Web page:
Zaarly’s Wild Ride: Winning a Weekend, Quitting a Job, and the $100 Midnight Cheeseburger

3/24/11Follow @curtwoodward

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new customers every week. That creates a lot of logistics work for a staff of about 25, but it was also clear that Koester felt he had to take the unusual opportunity that Zaarly presented.

“The good news on all that was, Eric was our counsel before coming on board,” Shahani says. “In many ways, this was almost like an internship for him. He was able come on, be there for about six months, and get the framework in place. So it kind of worked out.”

With Fishback, Koester and Hunter in place as co-founders, Zaarly began a dead run toward one of the biggest tech events of the year: South By Southwest. The team decided on March 7 that the conference would be the ideal spot for a public debut of Zaarly’s service, Koester says, and planned to roll it out the following Sunday. They didn’t even have a fully functioning app yet, much less credentials to access the event itself, so the Zaarly team went with an approach that sounds vaguely meth-lab inspired: They got their hands on an RV, parked it across from the convention center, plastered a big banner on the side, and got to work cranking out the product.

“At 2 p.m. on Saturday before it’s supposed to launch, we basically have a functioning prototype that actually works,” Koester says. But then they passed it along to some friends to field-test, and it didn’t work on the user end. “We realized that we needed to totally redesign the way a consumer uses this thing. So basically, we started over.”

The clock was also ticking, because TechCrunch was readying a story for Sunday complete with a video interview, telling the SXSW crowd that the much-hyped app was going live in Austin.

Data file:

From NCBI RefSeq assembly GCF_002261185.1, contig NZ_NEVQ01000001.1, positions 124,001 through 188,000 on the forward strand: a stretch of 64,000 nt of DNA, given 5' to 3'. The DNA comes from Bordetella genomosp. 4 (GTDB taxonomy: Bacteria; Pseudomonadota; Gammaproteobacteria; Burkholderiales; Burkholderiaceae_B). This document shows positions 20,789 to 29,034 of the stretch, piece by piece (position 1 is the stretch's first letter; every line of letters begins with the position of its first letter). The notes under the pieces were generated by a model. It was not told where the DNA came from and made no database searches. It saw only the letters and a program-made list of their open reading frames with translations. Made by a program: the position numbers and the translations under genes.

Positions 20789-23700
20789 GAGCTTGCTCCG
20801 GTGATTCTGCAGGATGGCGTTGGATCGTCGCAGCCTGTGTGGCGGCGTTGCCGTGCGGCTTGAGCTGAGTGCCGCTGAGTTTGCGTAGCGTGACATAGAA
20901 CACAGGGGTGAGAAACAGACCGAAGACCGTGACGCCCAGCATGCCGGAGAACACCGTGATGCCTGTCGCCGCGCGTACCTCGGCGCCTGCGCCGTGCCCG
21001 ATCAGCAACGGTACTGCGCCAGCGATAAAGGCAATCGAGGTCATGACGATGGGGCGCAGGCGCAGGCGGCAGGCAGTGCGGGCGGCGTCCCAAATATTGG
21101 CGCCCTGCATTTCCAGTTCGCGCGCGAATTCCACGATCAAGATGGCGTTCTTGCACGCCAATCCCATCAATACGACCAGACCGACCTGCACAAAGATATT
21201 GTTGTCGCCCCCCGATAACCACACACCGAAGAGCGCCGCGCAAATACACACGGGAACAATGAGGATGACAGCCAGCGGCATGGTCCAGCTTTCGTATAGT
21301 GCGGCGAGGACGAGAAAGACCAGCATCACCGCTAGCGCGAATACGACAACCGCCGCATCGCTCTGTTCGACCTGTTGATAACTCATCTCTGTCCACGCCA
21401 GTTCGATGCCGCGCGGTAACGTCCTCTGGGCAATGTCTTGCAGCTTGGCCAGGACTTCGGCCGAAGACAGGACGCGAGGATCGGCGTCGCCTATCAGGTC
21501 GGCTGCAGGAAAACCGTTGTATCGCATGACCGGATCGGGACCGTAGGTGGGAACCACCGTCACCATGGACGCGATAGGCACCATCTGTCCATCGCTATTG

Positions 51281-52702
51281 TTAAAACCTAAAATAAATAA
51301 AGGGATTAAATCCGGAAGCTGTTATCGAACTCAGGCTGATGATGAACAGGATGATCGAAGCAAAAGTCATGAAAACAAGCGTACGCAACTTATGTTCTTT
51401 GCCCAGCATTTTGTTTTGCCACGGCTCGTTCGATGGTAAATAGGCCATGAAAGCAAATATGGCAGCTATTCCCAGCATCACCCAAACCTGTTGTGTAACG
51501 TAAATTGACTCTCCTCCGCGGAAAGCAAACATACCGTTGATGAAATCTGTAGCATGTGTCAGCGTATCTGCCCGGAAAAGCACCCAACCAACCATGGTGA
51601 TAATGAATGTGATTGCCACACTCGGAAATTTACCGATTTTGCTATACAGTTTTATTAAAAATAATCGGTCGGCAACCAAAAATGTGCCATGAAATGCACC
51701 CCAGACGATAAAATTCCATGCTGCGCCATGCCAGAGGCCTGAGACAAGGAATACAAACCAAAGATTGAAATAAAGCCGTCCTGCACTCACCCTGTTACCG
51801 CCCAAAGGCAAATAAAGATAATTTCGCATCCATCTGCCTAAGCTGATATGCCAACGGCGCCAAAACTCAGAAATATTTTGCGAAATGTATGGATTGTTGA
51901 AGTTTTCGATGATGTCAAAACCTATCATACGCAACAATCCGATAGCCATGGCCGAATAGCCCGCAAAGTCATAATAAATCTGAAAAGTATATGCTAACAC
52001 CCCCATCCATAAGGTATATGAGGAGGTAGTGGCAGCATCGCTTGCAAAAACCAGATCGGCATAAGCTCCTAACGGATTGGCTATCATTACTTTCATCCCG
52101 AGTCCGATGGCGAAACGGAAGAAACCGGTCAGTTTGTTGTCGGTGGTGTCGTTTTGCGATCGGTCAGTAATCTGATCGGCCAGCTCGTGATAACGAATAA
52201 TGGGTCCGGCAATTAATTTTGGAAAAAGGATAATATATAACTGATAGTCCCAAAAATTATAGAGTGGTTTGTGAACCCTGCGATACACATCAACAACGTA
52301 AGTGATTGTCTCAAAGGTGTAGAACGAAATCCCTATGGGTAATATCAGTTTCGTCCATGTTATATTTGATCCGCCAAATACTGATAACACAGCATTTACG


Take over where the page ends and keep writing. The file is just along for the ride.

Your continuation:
By about 10 pm on Saturday, Koester recalls, the team had sketched out how the redesign would work. But their designer, who is also in a band, was actually playing a show at the time. So the crew basically spammed their contacts with an all-points bulletin searching for a designer to carry the product across the finish line. They wound up finding Matt Constantine in Austin, who got to the RV at about 11 pm, Koester says, and pulled an all-nighter to get the project finished by about 6:30 am. “It was frightening,” Koester says.

That version was sent out for more testing, and things seemed to be working. At around noon, Koester says, the TechCrunch post went up and people started logging in. “And our server starts filling up. Then Ashton sees it and starts trying it out, and it works great and Ashton tweets about it. And it shuts our server down.” Kutcher has almost 6.5 million followers on Twitter.

Once the servers recovered, Koester and the rest of Zaarly sat back and watched a marketplace take shape. They initially thought that souvenirs and restaurant reservations might be big items. That didn’t happen. “But other things that we really didn’t anticipate at all became big,” Koester says.

Soon enough, people were angling for all kinds of things: T-shirts. Hats. Tickets to upcoming concerts and passes for the convention. Someone paid $100 to have a very specific cheeseburger delivered to their room in the middle of the night. Luggage was procured to help get home, and rides to the airport … Next Page »

Curt Woodward is a senior editor for Xconomy based in Boston. Email: cwoodward@xconomy.com Follow @curtwoodward

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